◉ Edwin Son and colleagues found that neutron star (NS) in Horava-Lifshitz (HL) gravity with a larger radius and heavier mass than a NS in GR remains stable without collapsing into a black hole.
◉ They observed that HL gravity has a relatively weaker gravitational acceleration than that of GR near the central region of the NS. This observation explains why the heavier NS rather than the NS in GR, remains stable in HL gravity without collapsing into a black hole.
General relativity (GR) has been a successful theory of gravity for explaining the motion of planets and stars at the macroscopic scale up to now, because it is strongly valid under the weak gravitational field approximation. However, the theory is believed to be theoretically incomplete in terms of a unified theory with a quantum nature, for example, in describing the physics at strong gravitational fields near compact astrophysical objects such as black holes or neutron stars (NSs), mysterious darkness such as dark energy/matter, the origin of the Universe such as inflationary blowup, and the hierarchical phase transition at the very early stage of the Universe. Although there have been many attempts to address these problems by introducing new particles and/or alternative theories of gravitation, a breakthrough is still required from the theoretical as well as experimental/observational point of view.
One of the discrepancies between gauge theories and GR is that the latter is not renormalizable due to ultraviolet (UV) divergence. The UV divergence appears in extreme circumstances and/or at high energies, where the quantum effect has to be taken into account, for example, at the early stage of the Universe or in the vicinity of a black hole. A renormalizable gravity theory is naturally supposed to have improved properties at the UV scale. One of the theories embodying such a philosophy has been proposed by Horava with the aim of formulating a UV-complete theory by sacrificing local Lorentz symmetry, which is called Horava-Lifshitz (HL) gravity. HL gravity approximates to GR at the infrared (IR) scale, whereas it becomes a different type of gravity at the UV scale by the introduction of anisotropic scaling between time and space. This anisotropic scaling is key to renormalizability in HL gravity although it breaks the local Lorentz symmetry. Many intensive studies in diverse fields of applications have been conducted in search of a possible candidate for quantum gravity.
Tolman and Oppenheimer and Volkoff formulated the so-called TOV equation in GR to describe the equilibrium state of compact stars such as white dwarfs and (Neutron stars) NSs in a spherically symmetric and static configuration. By solving the TOV equation, we can obtain the mass-radius relation and, consequently, can estimate the maximum mass of a compact star and its radius. In particular, for a NS, the maximum mass and radius are sensitive to the stiffness of the selected equation-of-state (EOS) model. Hence, by investigating the TOV equation with the realistic EOS parameters, we can precisely understand the UV aspect of a NS in HL gravity in comparison with the case in GR.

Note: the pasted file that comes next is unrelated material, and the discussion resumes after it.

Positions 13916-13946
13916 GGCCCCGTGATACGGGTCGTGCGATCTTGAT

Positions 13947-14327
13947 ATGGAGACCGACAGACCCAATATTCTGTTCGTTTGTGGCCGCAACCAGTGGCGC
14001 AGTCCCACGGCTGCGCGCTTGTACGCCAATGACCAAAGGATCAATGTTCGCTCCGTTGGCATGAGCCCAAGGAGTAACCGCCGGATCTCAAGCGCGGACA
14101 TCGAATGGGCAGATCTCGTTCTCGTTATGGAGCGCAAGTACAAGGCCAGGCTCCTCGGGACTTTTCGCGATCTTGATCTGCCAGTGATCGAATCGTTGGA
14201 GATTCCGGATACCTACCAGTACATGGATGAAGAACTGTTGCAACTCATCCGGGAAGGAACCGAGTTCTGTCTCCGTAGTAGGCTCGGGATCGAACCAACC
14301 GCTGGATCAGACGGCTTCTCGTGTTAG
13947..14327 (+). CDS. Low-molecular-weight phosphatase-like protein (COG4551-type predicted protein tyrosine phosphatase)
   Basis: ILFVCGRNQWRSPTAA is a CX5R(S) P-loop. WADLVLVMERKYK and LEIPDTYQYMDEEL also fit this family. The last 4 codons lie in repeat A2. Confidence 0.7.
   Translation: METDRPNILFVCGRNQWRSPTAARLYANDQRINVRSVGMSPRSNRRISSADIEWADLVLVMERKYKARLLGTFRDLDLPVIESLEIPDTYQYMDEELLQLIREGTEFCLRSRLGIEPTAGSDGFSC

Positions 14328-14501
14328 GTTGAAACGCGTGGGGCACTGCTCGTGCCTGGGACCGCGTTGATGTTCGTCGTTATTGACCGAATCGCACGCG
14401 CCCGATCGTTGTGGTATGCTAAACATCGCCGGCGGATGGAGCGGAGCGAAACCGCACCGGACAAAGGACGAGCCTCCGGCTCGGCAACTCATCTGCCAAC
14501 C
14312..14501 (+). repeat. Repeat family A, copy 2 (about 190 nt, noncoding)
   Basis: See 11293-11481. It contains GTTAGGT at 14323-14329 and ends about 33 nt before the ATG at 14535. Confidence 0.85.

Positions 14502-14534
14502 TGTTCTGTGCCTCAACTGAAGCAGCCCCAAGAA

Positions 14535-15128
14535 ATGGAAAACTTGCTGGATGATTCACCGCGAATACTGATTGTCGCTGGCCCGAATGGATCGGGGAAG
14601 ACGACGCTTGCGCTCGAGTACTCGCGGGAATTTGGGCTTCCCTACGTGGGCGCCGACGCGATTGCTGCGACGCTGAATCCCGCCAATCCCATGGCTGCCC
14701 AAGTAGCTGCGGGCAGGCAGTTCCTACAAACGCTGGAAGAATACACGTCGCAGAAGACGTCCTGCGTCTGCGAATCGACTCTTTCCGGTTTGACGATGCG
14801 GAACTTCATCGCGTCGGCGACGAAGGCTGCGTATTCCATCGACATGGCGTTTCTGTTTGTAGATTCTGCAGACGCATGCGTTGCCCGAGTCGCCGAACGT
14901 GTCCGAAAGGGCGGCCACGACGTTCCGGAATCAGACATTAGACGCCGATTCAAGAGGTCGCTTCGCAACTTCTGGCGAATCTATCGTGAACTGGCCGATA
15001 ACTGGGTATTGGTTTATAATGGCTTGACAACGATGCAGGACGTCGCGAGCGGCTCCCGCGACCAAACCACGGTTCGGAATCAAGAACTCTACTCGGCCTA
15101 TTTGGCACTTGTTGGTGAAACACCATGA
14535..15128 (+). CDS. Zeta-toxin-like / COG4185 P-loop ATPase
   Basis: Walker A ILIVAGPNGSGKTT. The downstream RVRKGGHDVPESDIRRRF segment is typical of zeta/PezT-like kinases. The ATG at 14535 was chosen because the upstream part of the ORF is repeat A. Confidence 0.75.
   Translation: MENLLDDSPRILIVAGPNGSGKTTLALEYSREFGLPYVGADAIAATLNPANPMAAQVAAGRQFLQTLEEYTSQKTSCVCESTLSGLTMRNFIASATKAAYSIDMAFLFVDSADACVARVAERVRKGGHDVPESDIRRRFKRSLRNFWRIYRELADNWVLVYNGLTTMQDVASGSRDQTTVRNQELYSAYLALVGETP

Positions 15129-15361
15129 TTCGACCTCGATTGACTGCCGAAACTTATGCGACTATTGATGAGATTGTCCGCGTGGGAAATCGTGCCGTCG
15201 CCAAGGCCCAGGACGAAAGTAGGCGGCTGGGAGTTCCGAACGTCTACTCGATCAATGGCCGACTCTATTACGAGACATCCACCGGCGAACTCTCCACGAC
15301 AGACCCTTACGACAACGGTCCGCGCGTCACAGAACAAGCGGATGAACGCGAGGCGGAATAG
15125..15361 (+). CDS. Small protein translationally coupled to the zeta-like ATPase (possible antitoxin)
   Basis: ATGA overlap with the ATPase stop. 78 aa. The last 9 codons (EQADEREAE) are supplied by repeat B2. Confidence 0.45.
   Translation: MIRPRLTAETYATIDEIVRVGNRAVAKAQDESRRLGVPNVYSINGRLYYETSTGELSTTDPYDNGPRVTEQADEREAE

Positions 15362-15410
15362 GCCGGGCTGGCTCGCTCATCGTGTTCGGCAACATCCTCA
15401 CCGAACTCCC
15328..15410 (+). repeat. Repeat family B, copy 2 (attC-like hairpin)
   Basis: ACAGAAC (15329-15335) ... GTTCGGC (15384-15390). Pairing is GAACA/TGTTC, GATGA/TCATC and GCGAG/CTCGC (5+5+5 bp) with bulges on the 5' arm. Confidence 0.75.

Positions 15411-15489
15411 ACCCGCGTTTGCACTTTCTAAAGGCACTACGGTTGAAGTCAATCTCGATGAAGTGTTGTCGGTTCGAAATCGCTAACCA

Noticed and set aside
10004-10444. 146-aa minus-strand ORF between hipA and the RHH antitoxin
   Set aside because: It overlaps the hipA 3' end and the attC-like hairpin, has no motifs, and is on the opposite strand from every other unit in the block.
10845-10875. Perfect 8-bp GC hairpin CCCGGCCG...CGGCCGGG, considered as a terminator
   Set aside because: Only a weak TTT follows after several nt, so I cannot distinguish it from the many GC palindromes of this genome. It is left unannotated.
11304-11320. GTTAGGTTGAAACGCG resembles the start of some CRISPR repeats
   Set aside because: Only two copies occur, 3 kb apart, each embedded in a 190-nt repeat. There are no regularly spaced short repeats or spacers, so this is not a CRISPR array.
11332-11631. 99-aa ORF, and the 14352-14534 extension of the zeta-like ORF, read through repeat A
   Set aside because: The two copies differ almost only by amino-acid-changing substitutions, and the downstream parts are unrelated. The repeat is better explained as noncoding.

That’s what Edwin Son and colleagues have done. In their recent paper, they investigated the structure of a NS in HL gravity, in comparison with that in GR. They derived an explicit form of the TOV equations in HL gravity. By solving them with realistic EOS models, they obtained the mass-radius relation of a NS, which estimates how HL gravity deviates from GR in terms of the mass and the radius of a NS. They found that a NS in HL gravity with a larger radius and heavier mass than a NS in GR remains stable without collapsing into a black hole. But why?
Well, from mass profiles of the neutron stars, they observed that HL gravity has a relatively weaker gravitational acceleration than that in GR near the central region of the NS. Even though the NS in HL gravity is much heavier than the NS in GR, its gravity is weaker at r ≤ 6 km. This observation explains why the heavier NS rather than the NS in GR, remains stable in HL gravity without collapsing into a black hole.
The weaker gravity of HL is also observed from the curve of the same-mass NS (when NS of same mass considered in HL and GR) at the bottom panel of Fig. 1 (a). Note that the maximum accelerations inside the heaviest NSs are almost the same in both GR and HL gravity; however, the accelerations may be slightly different depending on the EOS models.
The central density of the NS is the same as that of the NS in GR gravity, and the density and pressure decrease slowly as ‘r’ increases and vanish at larger radii, with the result that the NS (RL gravity) becomes naturally heavier than the NS in GR. (Refer fig. 1b)
The weaker gravitational attraction in HL gravity can be easily understood by computing the Kretschmann curvature scalar. The overall behavior of the Kretschmann curvature scalar for the KS black hole (KSBH) solution in HL is slowly growing, unlike the SBH solution in GR, which implies that the gravitational force induced by the curvature scalar in HL gravity is weaker than that in GR in the limit of r → 0. Then the mass obtained by integrating Eq. m’ = 4πr²ρ, from r = 0 to r = R also becomes heavier, eventually.— said Chan Park, Co-author of the study
They concluded that to validate HL gravity, theoretical investigations and future observations of GWs from compact binary mergers containing at least one NS will yield more constraints on the physical observables of a NS and, eventually, will determine the fate of HL gravity.
Reference: Kyungmin Kim, John J. Oh, Chan Park, Edwin J. Son, “Neutron Star Structure in Hořava-Lifshitz Gravity”, ArXiv, pp. 1-6, 2021. https://arxiv.org/abs/1810.07497v2
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